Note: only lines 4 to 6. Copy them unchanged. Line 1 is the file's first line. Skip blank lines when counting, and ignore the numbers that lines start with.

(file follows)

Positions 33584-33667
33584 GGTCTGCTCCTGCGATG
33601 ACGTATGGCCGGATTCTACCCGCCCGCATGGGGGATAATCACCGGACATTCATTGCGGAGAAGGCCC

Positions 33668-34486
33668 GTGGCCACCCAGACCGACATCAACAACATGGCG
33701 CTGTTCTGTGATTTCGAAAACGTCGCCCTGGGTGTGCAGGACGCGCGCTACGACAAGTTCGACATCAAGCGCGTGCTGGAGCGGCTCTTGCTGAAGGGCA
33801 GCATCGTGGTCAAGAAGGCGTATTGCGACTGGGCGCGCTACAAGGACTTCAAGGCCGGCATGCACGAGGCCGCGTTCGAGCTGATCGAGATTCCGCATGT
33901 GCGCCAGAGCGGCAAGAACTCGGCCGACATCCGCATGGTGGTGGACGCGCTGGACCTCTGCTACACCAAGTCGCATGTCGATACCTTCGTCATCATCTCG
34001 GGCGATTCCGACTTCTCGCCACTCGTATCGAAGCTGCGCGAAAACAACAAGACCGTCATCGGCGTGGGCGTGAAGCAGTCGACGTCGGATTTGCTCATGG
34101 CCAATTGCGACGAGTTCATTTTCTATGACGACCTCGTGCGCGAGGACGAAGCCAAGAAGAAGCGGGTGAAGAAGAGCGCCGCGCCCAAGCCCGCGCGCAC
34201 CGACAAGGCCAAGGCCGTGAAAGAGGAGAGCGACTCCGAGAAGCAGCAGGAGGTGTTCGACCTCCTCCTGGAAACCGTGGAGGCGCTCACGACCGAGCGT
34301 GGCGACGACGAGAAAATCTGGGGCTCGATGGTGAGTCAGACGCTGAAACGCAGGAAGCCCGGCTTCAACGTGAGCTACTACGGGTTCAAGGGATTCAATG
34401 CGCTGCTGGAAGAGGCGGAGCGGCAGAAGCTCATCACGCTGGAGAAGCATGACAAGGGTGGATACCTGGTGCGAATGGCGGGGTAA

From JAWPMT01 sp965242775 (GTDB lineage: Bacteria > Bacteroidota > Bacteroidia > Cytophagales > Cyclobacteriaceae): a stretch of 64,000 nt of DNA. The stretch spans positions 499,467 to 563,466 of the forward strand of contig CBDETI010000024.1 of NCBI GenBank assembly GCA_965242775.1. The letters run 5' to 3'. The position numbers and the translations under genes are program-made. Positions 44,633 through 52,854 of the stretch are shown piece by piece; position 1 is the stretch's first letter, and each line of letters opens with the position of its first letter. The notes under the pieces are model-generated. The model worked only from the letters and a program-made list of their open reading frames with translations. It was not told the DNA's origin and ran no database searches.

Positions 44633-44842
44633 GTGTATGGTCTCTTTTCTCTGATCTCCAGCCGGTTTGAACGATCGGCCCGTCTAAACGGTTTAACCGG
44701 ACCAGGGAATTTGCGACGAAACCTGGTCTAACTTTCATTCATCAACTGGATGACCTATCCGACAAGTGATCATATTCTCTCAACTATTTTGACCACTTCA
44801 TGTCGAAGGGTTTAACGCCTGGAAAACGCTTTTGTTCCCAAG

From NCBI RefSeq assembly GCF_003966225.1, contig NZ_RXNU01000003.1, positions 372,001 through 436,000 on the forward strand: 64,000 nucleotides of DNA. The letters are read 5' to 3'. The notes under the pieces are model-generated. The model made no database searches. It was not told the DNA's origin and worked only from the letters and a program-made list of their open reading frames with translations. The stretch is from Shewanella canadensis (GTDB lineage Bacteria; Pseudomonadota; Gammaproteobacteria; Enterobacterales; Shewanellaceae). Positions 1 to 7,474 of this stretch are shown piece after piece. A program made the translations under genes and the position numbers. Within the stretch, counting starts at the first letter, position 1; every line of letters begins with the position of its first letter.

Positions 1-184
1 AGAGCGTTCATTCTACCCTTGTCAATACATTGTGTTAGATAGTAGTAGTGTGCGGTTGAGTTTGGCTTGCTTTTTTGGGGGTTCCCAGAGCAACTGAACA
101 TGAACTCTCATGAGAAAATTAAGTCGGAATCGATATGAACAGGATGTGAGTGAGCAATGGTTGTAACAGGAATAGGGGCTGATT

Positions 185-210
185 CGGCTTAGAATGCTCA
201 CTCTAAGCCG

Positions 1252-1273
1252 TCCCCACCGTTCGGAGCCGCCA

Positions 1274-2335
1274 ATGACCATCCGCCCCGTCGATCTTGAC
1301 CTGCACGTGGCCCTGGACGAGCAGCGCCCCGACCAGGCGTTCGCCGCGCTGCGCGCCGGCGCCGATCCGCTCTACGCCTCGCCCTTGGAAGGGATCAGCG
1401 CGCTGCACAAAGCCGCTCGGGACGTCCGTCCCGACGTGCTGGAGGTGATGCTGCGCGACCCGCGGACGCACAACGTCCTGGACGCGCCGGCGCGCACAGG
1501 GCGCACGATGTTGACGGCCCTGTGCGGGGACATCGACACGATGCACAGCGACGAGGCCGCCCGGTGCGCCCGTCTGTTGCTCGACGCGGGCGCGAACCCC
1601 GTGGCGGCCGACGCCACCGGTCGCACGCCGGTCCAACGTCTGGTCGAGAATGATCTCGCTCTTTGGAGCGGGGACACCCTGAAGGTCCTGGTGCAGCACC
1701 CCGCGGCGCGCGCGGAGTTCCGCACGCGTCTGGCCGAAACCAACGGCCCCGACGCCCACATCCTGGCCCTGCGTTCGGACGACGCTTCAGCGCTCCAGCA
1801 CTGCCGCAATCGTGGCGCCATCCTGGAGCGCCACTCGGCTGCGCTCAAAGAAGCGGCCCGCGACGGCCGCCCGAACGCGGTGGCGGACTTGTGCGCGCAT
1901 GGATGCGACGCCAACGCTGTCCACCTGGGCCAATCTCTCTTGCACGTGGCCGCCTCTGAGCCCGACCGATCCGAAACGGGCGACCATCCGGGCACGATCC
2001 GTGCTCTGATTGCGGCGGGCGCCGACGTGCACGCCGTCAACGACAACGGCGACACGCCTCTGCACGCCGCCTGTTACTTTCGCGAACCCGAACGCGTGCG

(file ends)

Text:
Positions 33668-34486
33668 GTGGCCACCCAGACCGACATCAACAACATGGCG
33701 CTGTTCTGTGATTTCGAAAACGTCGCCCTGGGTGTGCAGGACGCGCGCTACGACAAGTTCGACATCAAGCGCGTGCTGGAGCGGCTCTTGCTGAAGGGCA